Last year, I had the huge honor of being a groomsman in a great friend’s wedding. Throughout the whole process—the late night swimming and prayers, early morning table-moving, tedious skinny tie-tying, and last minute worshipping with an acoustic guitar and a box drum—I was reminded how weddings are a representation of what happens in heaven. After all, the bridegroom, the Scriptures say, is to love his bride as Christ loves the Church.
In biblical times, weddings were extremely important and typically lasted for a week. In the Jewish tradition, the bridegroom’s closest friend would assist in the preparations and even present the bride to the bridegroom. He made sure that the space was free of distractions, set up a sacred space for them to meet, prevented any of the bride’s upset relatives from stealing her away from her lover, and ensured that everything went smoothly.
This metaphor becomes really important when we realize that John the Baptist calls himself Jesus’ shoshbin. In John 1:23, John the Baptist cries out, “I am a voice of one crying in the wilderness, ‘Make straight the way of the Lord,’ as Isaiah the prophet said.” His claim could not be any clearer: I am not the Christ. I am simply His best friend, the one who is preparing the way for Him to meet His beloved. I am merely the person who lights the candles and delivers the cake to the wedding reception. After that, I disappear.
Shoshbin is a metaphor for the worship leader. It is his/her job to setup a sacred space for the bride and the bridegroom to meet. And then, it is his/her job to get out of the way.
The Wedding Planner
Yet, if I’m being completely candid with you, I think I took my job as a worship leader a little too seriously. I thought, if I can only conjure up enough spirituality, if I can only swell my guitar at the right time, if I can only say the right things when I pray in front of everyone, if I can only pick out the right songs to play, if only I can make the songs flow into each other…then maybe God will show up or at least people will be receptive to His Spirit. If only I can be romantic, surely the bride will fall in love with the bridegroom.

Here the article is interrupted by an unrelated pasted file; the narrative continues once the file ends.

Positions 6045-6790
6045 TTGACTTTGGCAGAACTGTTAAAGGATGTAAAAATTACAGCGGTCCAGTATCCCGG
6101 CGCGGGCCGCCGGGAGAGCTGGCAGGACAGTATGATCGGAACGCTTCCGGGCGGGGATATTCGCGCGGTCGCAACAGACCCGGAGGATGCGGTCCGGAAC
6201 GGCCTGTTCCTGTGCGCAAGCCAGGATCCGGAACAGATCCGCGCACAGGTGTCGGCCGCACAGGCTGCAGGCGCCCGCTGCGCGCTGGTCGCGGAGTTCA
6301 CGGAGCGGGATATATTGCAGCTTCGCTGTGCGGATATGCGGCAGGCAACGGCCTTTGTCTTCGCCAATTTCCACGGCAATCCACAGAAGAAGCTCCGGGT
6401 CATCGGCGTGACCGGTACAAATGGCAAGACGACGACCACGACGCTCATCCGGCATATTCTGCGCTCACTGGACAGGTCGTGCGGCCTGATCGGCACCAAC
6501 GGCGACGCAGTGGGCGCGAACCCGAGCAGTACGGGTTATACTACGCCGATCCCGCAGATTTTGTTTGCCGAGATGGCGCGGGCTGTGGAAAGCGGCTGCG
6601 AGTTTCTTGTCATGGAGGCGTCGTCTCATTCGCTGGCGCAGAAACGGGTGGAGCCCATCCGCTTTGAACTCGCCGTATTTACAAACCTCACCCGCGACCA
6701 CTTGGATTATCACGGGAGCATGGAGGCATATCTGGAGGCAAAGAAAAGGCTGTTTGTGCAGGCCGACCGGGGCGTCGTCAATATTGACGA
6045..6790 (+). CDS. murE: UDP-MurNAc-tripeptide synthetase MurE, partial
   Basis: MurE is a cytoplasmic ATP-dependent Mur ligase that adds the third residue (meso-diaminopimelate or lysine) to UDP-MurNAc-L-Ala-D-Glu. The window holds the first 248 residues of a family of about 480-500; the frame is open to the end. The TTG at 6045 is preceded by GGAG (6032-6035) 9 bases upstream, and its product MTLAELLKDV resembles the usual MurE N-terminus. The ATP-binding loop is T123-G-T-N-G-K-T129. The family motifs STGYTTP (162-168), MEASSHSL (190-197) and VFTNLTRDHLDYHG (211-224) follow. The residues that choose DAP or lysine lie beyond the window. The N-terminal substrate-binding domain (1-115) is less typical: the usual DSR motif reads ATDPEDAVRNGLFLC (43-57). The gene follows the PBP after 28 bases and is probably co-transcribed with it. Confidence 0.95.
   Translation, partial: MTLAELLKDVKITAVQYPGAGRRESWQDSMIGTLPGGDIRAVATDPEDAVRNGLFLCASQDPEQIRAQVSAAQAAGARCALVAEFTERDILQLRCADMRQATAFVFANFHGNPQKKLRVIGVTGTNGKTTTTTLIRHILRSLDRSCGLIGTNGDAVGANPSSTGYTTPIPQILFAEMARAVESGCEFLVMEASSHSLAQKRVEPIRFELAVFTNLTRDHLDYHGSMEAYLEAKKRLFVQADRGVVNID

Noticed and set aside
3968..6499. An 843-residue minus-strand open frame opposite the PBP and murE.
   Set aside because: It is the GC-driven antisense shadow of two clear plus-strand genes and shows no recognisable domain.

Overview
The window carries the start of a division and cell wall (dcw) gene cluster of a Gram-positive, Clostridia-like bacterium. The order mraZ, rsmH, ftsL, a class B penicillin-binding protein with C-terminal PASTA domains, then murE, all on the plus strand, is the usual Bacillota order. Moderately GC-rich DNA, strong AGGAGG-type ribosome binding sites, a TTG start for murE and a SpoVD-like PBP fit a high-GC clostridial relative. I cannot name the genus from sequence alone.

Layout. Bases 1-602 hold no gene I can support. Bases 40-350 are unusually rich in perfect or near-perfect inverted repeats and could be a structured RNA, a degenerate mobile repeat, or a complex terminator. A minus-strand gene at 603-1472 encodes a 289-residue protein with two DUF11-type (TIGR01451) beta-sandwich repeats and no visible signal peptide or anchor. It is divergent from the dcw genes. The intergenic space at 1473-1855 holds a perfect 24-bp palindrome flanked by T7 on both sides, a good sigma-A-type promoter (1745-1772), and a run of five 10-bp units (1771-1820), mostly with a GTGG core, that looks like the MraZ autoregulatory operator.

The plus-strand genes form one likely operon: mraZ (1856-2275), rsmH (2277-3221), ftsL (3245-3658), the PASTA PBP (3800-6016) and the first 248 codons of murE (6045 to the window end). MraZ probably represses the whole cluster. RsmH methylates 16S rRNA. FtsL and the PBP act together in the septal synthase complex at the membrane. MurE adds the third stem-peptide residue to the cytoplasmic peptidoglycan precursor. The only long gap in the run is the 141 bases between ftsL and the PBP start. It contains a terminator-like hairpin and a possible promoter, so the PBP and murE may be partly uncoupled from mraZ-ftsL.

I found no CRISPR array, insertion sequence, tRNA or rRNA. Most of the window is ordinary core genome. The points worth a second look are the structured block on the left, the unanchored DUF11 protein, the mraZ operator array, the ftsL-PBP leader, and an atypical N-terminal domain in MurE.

Slowly and subtly, a checklist mentality consumed my worship. Is everything in the same key or at least in a relative key? Check. Is there a singular theme to the set list? Check. Is there a clear call to worship? Check. An invitation to the Holy Spirit? Check. A focus on God’s character? Check. A hymn? Check. Maybe a new song? Check. Incorporate a new instrument? Check.
I found that after leading worship and pouring my heart out on Thursday night, I would be emotionally wrecked the next day. I even began reading a book on spiritual depression. I was exhausted, depressed, burnt out.
Like a wedding planner, absorbed in the details, I lost sight of what was important. While the invitations went out on time, the wedding cake looked and tasted great, the DJ arrived on time and pronounced the wedding party’s names right, and Uncle So-and-So didn’t get too drunk, I forgot about my best friend.
Over Christmas Break of last year, I took a trip with a friend and my brother to the Pacific Northwest. On the airplane, somewhere over some part of the Midwest, Sara Groves’ amazing song, Mystery, came up on my iPod. I listened to it half asleep and quickly forgot about it.
About halfway through the trip, we stopped at the Redwood National Forest in Northern California. The trees were giants, and as we fumbled through the mulched paths, jaws dropped and eyes wide open, it seemed like we were interrupting their worship.
As the sun set, I asked my companions to give me a moment in the wooded sanctuary by myself. While I grabbed my ukulele and began to worship, the silence seemed to ask me to stop.
And then the song hit me. In the silence, I thought I could hear Sara Groves’ song echoing:
My body's tired from trying to bring you here
My brow is furrowed trying to see things clear
So I'll turn my back to the black
And wait for the Mystery
To rise up and meet me
Her words were exactly what I needed. In the end, maybe worship is less about wedding planning than it is about sitting at Jesus’ feet. Maybe it is less about having the keyboard “come in” at the right time than it is about encountering the One who truly loves us. Maybe our worship should be conducted like the praise of the Redwoods, who raise their branches to their Creator in adoration and wait patiently for the Mystery to “rise up and meet” them.
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